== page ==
According to the Bakersfield Police Department (BPD), the officer targeted in the incident was also involved in a failed lawsuit Hargrove had previously filed against the department, The Bakersfield Californian reported.

The lawsuit stemmed from an altercation that occurred on June 18, 2017, according to KGET.

Bakersfield police were searching for a man who allegedly brandished a machete outside a local grocery store when they spotted Hargrove riding her bike in the area.

Bakersfield Police Officer Christopher Moore said that he initially believed Hargrove was a male, and that she matched much of the description that had been provided regarding the armed suspect.

The suspect was described as a “black male, white shirt, carrying a pink backpack,” Officer Moore said, according to KGET.

According to the lawsuit, Officer Moore drew his duty weapon and ordered Hargrove to hand over her backpack.

She refused, and demanded to know if the officers had a warrant.

Another officer stepped in to detain Hargrove as she straddled her bicycle, but she interlaced her fingers behind her head, KGET reported.

She also allegedly kicked at the officers, according to KGET.

When the officer grabbed onto her hands, he tripped and fell to the ground, Officer Moore wrote in his incident report.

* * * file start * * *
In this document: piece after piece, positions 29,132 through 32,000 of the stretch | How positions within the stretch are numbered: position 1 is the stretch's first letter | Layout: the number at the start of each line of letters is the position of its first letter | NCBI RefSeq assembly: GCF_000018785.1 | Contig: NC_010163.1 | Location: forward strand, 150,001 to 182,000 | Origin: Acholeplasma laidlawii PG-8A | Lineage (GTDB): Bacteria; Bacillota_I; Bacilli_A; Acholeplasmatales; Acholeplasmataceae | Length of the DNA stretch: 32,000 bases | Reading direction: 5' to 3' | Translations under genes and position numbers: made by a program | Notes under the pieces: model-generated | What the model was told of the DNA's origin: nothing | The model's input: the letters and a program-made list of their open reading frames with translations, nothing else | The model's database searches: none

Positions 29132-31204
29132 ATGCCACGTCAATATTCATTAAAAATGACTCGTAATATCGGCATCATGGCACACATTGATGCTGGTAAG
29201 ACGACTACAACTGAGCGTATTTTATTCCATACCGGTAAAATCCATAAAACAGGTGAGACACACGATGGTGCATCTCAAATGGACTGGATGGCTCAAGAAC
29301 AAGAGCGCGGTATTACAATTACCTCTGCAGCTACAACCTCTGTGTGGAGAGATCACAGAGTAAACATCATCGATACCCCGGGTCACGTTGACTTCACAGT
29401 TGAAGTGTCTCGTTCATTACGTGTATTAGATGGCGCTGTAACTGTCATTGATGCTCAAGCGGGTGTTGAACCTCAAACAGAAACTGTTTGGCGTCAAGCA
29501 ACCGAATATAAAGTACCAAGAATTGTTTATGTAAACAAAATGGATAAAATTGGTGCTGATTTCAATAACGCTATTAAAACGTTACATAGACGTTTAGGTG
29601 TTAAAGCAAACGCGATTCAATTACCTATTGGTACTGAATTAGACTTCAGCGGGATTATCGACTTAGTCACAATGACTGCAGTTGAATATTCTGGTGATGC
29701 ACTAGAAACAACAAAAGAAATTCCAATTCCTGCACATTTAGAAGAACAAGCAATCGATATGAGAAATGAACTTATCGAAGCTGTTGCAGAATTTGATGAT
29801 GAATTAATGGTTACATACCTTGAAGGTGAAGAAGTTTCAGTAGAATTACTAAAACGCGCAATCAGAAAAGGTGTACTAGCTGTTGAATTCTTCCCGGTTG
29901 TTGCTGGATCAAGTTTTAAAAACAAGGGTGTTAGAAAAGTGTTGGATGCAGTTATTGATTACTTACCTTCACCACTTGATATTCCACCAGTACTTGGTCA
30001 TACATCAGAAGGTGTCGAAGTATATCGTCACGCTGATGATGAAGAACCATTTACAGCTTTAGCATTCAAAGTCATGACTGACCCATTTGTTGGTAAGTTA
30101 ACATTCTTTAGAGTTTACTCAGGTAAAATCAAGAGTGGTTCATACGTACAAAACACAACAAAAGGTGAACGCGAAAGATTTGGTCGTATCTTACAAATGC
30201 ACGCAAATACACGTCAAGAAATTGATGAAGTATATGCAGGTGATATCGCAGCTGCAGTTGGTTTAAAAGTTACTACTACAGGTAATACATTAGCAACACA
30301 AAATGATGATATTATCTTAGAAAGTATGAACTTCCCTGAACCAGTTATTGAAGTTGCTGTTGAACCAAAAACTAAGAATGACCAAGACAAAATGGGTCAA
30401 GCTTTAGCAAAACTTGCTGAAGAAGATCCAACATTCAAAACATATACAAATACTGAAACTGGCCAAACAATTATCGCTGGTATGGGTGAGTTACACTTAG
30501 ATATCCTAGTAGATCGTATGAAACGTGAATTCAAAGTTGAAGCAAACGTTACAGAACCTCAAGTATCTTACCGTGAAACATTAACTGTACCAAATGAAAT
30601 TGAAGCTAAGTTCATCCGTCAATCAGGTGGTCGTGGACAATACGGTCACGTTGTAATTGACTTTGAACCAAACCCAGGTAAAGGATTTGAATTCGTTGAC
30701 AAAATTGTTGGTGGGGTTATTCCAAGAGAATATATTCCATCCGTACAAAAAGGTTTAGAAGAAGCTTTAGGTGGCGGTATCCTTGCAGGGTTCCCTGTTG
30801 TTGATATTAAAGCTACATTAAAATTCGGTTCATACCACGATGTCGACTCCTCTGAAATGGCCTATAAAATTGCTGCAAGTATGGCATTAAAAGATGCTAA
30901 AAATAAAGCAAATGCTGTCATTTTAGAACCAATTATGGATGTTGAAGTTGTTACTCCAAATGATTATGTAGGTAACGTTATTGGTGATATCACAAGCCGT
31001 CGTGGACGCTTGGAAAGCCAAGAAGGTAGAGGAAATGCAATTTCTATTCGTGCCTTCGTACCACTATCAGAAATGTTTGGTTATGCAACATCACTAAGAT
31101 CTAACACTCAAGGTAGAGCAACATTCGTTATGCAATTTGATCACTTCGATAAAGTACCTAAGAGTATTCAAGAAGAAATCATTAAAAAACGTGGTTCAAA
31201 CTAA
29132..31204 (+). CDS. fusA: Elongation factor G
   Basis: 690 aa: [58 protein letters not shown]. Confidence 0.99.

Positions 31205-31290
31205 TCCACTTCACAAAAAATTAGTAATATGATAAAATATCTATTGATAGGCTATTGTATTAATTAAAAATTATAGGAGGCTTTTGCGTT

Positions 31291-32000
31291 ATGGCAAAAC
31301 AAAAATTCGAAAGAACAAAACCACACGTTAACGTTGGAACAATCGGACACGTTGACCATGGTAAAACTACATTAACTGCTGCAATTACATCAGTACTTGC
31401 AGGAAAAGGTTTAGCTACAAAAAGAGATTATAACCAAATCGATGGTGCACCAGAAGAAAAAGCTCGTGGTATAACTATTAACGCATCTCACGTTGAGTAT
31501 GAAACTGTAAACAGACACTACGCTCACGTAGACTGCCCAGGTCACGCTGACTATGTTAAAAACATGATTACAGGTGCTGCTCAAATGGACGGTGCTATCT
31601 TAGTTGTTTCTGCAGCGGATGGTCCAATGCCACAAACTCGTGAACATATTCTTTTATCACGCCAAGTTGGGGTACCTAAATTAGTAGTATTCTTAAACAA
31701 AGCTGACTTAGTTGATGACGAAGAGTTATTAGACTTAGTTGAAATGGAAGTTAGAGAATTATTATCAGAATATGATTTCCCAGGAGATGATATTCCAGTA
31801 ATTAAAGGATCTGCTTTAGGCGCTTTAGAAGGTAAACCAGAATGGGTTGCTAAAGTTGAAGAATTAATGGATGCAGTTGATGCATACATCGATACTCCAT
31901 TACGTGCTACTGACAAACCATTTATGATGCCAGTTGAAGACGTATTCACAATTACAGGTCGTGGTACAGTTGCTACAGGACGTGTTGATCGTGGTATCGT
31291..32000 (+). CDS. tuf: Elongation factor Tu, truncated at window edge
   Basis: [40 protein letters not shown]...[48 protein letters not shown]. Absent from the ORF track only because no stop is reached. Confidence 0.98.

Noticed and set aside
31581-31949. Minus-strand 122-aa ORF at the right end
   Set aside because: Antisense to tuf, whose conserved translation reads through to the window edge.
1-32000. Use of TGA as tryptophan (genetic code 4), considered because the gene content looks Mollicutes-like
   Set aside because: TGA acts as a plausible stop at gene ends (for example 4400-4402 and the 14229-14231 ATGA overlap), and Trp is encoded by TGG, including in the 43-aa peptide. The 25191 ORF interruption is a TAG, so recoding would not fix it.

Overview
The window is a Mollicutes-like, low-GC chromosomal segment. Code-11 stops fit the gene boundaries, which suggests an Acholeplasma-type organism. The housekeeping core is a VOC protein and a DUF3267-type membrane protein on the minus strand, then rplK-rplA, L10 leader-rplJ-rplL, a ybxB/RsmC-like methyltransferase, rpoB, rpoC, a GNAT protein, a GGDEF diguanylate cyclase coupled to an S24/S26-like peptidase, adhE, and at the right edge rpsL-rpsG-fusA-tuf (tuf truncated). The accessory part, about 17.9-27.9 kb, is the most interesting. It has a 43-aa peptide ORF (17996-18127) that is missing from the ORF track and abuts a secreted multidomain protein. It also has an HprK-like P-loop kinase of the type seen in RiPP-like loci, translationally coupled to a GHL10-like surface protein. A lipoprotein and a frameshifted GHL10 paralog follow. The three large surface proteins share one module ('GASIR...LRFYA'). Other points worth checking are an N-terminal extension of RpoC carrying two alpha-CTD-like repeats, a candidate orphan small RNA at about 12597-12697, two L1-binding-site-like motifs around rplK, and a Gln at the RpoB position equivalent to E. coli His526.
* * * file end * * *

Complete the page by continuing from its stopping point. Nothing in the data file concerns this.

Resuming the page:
Hargrove then fell on top of the officer who was trying to detain her, at which point Officer Moore deployed his K9.

Hargrove was bitten by the K9 and taken into custody on charges of interfering with a police dog, assaulting a police officer, and resisting arrest.

Approximately an hour later, officers learned that the suspect they had been searching for was a bald male who stood approximately 5 feet, 10 inches tall and weighed about 160 pounds, KGET reported.

Hargrove was 5 feet, 2 inches tall, and weighed 120 pounds, according to the New York Post.

The machete-wielding suspect was later apprehended by police, KBAK reported.

The BPD said that the incident with Hargrove stemmed from a case of mistaken identity, The Bakersfield Californian reported.

Then-Kern County District Attorney Lisa Green ultimately dismissed the criminal charges against Hargrove, and said that both the suspect and the officers handled the altercation poorly, according to KGET.

Bakersfield Police Chief Lyle Martin agreed, and apologized to Hargrove and her family, The Bakersfield Californian reported.

In her lawsuit, Hargrove claimed that the officers ripped her off of her bike, threw her to the ground, and punched her in the face before they deployed the K9.

She alleged that the officers used excessive force and violated her civil rights, and requested that the court award her compensatory and punitive damages.

The Bakersfield chapter of the National Association for the Advancement of Colored People (NAACP) backed Hargrove in her lawsuit, and alleged that the incident was racially motivated.

On Oct. 18, 2019, a federal jury in Fresno rendered a verdict in favor of the city, and refused to award Hargrove damages, KGET reported.

She subsequently waived her right to appeal the jury’s decision in exchange for the city agreeing not to seek repayment of its legal fees.

Holly Matkin - March Mon, 2020